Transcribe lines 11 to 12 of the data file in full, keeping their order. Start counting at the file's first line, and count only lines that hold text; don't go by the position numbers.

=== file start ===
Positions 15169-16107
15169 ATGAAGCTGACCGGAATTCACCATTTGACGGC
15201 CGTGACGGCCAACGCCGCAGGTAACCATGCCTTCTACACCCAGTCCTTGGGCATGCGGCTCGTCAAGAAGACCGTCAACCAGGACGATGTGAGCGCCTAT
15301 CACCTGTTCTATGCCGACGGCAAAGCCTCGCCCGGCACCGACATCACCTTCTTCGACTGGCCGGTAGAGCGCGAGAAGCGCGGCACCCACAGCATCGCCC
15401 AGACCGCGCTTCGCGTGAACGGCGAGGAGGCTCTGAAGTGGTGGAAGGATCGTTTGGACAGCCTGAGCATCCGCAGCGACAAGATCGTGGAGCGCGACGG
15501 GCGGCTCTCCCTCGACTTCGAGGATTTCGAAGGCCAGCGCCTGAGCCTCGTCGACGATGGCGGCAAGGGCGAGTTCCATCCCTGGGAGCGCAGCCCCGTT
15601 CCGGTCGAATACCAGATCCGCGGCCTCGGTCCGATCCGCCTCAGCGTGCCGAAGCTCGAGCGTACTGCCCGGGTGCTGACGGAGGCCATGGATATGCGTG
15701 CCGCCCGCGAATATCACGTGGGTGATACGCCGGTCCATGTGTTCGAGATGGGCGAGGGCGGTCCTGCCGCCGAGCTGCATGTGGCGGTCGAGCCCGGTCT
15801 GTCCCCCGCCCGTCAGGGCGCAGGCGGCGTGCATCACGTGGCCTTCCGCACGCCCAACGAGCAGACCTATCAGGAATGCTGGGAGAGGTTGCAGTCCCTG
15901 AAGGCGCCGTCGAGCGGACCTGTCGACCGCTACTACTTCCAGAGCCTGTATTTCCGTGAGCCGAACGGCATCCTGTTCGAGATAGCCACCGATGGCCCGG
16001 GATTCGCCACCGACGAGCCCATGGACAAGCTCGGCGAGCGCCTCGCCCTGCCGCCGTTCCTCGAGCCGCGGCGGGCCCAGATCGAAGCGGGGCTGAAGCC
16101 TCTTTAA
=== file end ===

16001 GATTCGCCACCGACGAGCCCATGGACAAGCTCGGCGAGCGCCTCGCCCTGCCGCCGTTCCTCGAGCCGCGGCGGGCCCAGATCGAAGCGGGGCTGAAGCC
16101 TCTTTAA